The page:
The aging visitor management system (VMS) at the Foundation had hit end of life. Rather than just simply starting from scratch, the product team wanted to learn from the current system’s strengths and weaknesses to ensure the replacement system has parity and perhaps exceeds prior standards. However, the need to complete a requirements document for the vendor was urgent due to continuing issues with the current system.
I was the sole user experience design resource on this project, and I was only allocated on a temporary basis. I engaged deeply during the discovery phase (3-4 weeks), intermittently during business requirements, and part time during the evaluation phase (8 weeks). My primary partner was the program manager for the project, and I also worked closely with the in-house developer working on the integration with the vendor code.
Phase 1: Discovery
The discovery phase was under an intense time constraint, as there were existing vendor kickoff and delivery dates we had to influence. Any interviewing and reporting had to be completed within a few weeks’ time.
Step 1: Project team engagement (1 week)
I attended a few kickoff sessions with the system vendor and the project team. HCD participation in these discussions informed interview questions, raised new questions for the vendor, and set the scope for our future engagement. I was able to move directly into the interview stage because my product team partners had already identified the key customers we should speak with during interviews and gained their buy-in.
Step 2: Interviews & Observation (1.5 weeks)
Over the course of a week and a half, I conducted 5 interview sessions and informal job shadows where I watched customers interact with the existing VMS. Each interview was audio recorded and transcribed for analysis.
Step 3: Analysis and Findings (1 week)
I reviewed the content of the 5 interviews, paying particular attention to the customer goals as they used the software. What were they trying to achieve, and what else is going on that might influence their situation? This analysis of customer goals led me to three sets of insights:
- Key pain points observed or reported in the existing VMS
- A set of user roles: patterns of user goals and responsibilities
- Jobs to be done: for each role, the specific “real-world” tasks for which they might need VMS
Phase 2: Inform Business Requirements
Co-design workshop with stakeholders
HCD joined a working session between the project team, the third party partner, and some power users of VMS. We used the user roles and jobs to be done as a shared lens through which we could evaluate proposed requirements in-session.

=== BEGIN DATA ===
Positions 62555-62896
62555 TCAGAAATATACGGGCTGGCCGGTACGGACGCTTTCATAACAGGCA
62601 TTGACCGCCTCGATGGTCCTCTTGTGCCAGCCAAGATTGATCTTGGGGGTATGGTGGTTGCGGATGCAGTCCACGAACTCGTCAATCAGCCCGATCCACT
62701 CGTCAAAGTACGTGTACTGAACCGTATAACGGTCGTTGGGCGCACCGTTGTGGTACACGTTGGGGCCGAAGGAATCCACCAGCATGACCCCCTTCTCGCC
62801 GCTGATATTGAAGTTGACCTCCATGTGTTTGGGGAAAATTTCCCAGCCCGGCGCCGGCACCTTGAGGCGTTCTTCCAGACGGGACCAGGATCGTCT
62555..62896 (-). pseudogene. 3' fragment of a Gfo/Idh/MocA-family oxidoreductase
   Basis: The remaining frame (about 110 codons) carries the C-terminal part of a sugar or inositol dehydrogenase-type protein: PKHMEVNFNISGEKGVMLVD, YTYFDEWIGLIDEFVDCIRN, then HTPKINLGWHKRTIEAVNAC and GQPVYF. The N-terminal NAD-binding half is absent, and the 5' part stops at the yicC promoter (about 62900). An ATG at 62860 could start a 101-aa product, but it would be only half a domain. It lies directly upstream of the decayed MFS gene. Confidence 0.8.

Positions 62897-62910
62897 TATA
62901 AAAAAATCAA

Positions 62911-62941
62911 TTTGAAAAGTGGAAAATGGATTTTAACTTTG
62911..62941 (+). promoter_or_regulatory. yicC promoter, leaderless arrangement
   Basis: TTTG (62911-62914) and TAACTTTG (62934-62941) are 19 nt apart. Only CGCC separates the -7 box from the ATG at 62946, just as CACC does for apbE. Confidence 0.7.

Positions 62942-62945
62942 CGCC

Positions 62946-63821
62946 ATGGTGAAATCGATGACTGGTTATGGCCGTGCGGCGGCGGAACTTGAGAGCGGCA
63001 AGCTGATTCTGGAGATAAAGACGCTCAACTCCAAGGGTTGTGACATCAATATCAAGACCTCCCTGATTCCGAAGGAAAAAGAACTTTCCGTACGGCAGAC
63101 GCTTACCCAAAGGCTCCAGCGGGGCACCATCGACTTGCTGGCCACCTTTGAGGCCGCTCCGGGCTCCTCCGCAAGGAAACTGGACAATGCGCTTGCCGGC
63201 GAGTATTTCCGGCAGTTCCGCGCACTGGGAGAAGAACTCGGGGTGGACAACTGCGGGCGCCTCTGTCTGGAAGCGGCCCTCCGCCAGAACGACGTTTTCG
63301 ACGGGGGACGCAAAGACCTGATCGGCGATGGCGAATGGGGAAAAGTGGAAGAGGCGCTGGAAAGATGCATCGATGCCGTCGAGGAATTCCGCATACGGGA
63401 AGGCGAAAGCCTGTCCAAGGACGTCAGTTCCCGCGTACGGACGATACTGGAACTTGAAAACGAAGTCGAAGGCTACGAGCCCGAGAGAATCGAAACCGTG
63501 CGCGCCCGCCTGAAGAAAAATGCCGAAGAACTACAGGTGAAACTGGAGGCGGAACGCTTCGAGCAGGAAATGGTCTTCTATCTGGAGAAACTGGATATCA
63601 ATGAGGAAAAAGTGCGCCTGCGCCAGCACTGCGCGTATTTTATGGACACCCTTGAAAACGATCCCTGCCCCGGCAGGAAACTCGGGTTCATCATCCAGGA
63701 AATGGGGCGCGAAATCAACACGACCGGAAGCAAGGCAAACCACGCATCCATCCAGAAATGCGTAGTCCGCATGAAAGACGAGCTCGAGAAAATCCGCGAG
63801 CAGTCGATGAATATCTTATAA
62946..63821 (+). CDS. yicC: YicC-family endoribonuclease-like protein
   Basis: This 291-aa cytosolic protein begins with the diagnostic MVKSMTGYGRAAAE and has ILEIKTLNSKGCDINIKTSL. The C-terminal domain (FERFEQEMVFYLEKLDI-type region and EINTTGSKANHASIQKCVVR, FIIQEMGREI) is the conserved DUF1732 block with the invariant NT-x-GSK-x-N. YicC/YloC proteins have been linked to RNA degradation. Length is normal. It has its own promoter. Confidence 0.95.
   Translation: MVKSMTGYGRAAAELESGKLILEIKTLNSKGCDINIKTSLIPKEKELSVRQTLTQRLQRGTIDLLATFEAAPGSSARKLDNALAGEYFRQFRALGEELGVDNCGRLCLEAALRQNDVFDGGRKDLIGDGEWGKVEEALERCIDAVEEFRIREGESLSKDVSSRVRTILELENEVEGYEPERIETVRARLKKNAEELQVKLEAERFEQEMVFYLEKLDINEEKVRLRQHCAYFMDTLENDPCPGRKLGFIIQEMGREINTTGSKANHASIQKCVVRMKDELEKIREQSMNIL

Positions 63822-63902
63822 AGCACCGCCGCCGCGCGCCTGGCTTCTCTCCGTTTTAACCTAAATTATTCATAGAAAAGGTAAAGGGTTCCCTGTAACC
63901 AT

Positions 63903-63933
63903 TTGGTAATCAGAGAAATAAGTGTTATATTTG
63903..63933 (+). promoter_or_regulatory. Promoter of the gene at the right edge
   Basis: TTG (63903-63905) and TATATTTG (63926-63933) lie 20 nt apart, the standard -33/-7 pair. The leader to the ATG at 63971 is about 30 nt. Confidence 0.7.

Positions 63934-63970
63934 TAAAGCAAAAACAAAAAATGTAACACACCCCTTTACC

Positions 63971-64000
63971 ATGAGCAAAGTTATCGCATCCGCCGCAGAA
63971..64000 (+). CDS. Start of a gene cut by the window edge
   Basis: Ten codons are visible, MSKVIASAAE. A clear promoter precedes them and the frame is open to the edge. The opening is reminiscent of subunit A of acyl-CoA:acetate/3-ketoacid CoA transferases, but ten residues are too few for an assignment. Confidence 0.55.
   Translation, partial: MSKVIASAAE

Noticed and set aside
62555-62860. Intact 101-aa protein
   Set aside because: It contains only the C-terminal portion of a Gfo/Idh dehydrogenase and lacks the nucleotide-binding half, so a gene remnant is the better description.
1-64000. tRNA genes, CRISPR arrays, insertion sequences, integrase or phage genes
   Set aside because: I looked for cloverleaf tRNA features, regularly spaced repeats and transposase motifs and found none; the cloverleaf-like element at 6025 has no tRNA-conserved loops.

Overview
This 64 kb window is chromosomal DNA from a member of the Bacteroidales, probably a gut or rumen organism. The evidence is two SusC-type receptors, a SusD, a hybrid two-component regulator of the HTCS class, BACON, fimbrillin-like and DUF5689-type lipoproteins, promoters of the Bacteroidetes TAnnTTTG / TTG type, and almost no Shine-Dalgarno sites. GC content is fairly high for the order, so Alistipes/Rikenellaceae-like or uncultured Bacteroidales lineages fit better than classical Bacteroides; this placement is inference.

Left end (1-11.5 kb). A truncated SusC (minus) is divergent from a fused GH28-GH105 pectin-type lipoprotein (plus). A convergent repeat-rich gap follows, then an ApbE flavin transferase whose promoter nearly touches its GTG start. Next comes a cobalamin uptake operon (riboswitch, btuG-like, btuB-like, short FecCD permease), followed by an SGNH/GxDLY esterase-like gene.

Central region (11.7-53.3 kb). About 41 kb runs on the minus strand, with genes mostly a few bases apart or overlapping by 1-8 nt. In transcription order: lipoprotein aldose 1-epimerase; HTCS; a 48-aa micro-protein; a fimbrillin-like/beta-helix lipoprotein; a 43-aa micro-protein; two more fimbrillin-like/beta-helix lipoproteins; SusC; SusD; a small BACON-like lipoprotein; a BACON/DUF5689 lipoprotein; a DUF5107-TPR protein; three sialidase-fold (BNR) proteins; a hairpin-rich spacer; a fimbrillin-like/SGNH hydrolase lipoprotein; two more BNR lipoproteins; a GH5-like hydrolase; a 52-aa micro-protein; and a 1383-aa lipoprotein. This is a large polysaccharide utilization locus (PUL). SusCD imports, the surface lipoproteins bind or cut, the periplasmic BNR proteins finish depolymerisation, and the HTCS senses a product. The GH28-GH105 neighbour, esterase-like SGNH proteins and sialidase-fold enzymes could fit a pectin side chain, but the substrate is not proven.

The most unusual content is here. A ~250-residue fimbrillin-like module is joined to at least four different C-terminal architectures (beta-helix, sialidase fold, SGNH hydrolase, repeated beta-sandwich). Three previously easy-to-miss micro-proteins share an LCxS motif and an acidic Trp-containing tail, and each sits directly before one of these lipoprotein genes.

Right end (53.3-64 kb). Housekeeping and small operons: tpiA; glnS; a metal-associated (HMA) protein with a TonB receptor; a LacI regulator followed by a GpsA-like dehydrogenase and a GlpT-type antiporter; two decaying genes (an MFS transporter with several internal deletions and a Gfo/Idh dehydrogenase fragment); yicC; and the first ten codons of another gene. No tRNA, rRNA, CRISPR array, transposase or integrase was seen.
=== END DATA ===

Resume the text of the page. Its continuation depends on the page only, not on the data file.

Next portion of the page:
Participation in business requirement reviews
I then participated in the lengthy review process for the business requirements themselves, ensuring that the needs of customers as revealed through the discovery process were represented accurately.
Key features inspired by discovery insights:
- Notification of an unescorted visitor
- Ability to add more than one contract ID in a single visit
- Ability to specify an alternate host to support Program Assistants arranging but not greeting visitors
Phase 3: Evaluation (8 weeks, part time)
Walked through initial design proposals (in Adobe XD) from the vendor company, providing feedback based on industry best practices and informed by our earlier discovery into BMGF’s specific customer needs and roles
Once a functional version of the site was live, I designed and ran a usability study with representatives from key employee groups and delivered the resulting insights back to the VMS team on a tight timeline. This was actually two usability studies – one with end users of the actual portal for entry of visitors, and one specifically for the front desk users. The front desk testing uncovered SIGNIFICANT blocking issues that ended up pushing back our launch date.
Customer outreach mentoring
As my time to re-engage was limited due to my involvement on the Teams Enablement project, I sought to empower our product management partners to open up an effective long-term communication channel with their customers. I provided coaching on HCD interviewing techniques and helped set up a beta program for the new VMS, providing tasks for them to complete during the program.
Direct HCD evaluation of the functional VMS build as it evolved. Submission of bugs and change requests drawn from industry best practice, customer feedback, and deviations from original requirements.
Impacts and outcomes
- The user roles and “jobs to be done” helped us ensure that our evaluations of business requirements were always targeted to specific customer needs.
- Pain points led to new requirements: for example, the report from our China office that batch import did not support double-byte characters leading to significant time loss.
- Usability testing and expert reviews uncovered significant issues in early vendor deliveries that helped us make informed decisions about launch timelines, preventing any disruption to the foundation’s daily operations.